Warren Moon was a straight-ahead pocket passer of average build with a cannon for an arm. He was not very athletic, and while he could move a little in the pocket, he was by no means a running threat even by the standards of the late 1970s. After leading the Washington Huskies to a Rose Bowl bid, the only interest he got from NFL teams was from people who wanted to convert him into a reciever. Why on earth they thought Warren Moon had any buisness being a reciever is something we’ll never know. But Moon, in addition to knowing he would’ve been a dreadful reciever, was offended, and went north of the border, dominating the CFL for the next seven years before the Oilers, who had just hired his CFL coach from Edmonton, gave him a chance to be their franchise quarterback.

If Warren Moon is white in 1979, he gets taken in the first round. He doesn’t have to put up with any ridiculous notion that his future lay playing wideout. He doesn’t spend seven years playing in the CFL. He gets recognized immediately as a talent, and things progress as they did in our timeline, just a little earlier.

There is nothing interesting to say about Jake Locker, so I’ll just close with this: If you believe in reverse racism as a phenomena, close this tab right now and never come back. You are not allowed to read this tumblr. Go back to profootballtalk. Advantage: 1992

Mark Rypien vs. Robert Griffin III

This one looked a lot different two weeks ago.

Rypien was a solid player who had a wealth of targets to throw to, and ran a passing offense so precise and efficent that he was second in passing touchdowns in 1991 despite not even ranking in the top 10 in attempts for that same year. When Gibbs left, Rypien began to decline, and then the next year a knee injury took him out of comission. I wish I could figure out why that sentence sounded so familiar.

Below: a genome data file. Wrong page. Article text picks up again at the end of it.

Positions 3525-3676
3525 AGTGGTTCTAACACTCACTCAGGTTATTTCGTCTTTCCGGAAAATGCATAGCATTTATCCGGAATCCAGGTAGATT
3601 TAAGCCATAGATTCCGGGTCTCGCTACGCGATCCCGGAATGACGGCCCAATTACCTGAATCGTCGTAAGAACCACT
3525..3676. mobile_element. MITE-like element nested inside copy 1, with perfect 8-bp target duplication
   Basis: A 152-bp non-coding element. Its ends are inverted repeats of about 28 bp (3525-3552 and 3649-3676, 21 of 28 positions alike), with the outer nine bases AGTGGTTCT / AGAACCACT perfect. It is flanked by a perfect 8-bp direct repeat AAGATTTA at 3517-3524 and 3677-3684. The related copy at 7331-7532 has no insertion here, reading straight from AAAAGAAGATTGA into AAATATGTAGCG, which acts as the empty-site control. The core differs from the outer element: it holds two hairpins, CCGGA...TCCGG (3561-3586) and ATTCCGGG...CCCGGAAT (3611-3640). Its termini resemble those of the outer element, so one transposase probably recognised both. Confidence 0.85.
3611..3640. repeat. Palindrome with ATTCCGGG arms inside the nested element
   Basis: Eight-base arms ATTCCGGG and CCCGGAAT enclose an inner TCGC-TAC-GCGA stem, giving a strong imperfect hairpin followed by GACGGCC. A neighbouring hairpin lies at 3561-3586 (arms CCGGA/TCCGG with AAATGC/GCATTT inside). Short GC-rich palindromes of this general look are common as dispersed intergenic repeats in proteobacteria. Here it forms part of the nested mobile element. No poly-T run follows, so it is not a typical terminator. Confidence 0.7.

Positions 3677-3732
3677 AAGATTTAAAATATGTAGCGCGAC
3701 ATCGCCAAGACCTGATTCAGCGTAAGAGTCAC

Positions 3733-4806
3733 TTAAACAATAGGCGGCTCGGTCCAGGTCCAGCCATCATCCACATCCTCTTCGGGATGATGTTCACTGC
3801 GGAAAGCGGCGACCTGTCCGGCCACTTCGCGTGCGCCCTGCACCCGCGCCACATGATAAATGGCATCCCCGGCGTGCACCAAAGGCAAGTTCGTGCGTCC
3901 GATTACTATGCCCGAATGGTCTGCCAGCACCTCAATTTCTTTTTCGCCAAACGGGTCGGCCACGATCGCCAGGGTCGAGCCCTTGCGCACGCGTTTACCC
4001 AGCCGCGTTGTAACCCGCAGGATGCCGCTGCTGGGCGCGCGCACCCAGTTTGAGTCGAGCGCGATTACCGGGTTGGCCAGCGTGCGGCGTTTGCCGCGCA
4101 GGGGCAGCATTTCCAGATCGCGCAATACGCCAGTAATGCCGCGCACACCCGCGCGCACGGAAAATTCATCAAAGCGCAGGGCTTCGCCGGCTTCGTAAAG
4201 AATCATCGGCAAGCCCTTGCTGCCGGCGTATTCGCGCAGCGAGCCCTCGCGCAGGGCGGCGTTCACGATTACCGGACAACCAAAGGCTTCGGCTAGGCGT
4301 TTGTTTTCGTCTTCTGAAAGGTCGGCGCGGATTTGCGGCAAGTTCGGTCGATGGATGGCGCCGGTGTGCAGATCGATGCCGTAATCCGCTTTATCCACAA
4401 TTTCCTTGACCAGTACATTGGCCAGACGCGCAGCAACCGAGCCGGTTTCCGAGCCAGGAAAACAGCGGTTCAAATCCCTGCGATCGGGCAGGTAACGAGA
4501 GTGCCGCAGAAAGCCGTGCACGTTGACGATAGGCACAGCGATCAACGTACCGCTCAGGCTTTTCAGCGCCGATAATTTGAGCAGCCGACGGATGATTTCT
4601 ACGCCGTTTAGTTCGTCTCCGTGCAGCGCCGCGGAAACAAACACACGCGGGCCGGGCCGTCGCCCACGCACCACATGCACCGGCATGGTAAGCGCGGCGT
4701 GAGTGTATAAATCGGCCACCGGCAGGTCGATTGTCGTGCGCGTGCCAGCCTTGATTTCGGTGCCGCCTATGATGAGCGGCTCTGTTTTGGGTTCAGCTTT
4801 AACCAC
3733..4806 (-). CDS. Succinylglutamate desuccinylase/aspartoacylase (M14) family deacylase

Oh, that’s right, I remember now. It sounds familiar because of two weeks ago, when Mike Shanahan put a gun to the side of Robert Griffin’s career’s head and pulled the trigger.

Everyone could see he was hurt, that he was not at 100%. He limped, literally limped for two quarters, as Seattle slowly chipped away at Washington’s 14-0 head start, and Shanahan did nothing. Didn’t sub him, didn’t even slow down the amount of pistol reads, something that couldn’t possibly be helping.

Rypien was not untalented, but he did benefit from the extremely well-organized Redskins drafting and scouting machine, which was two steps ahead of every other team, especially regarding offensive linemen. RGIII came into a team without a system, and gave them an excuse to not develop one. Like a horse thief, they rode him until he dropped, and we’ll see how things go from here, whether Griffin can recover and turn into a good quarterback, or if we just saw a new generation’s Greg Cook. Advantage:Push

There’s the gun and our winner is 2012 by a score of 16-14-2. A gritty, hard-fought win, but not a convincing one. Not really enough to say one way or another that one era is definitively better.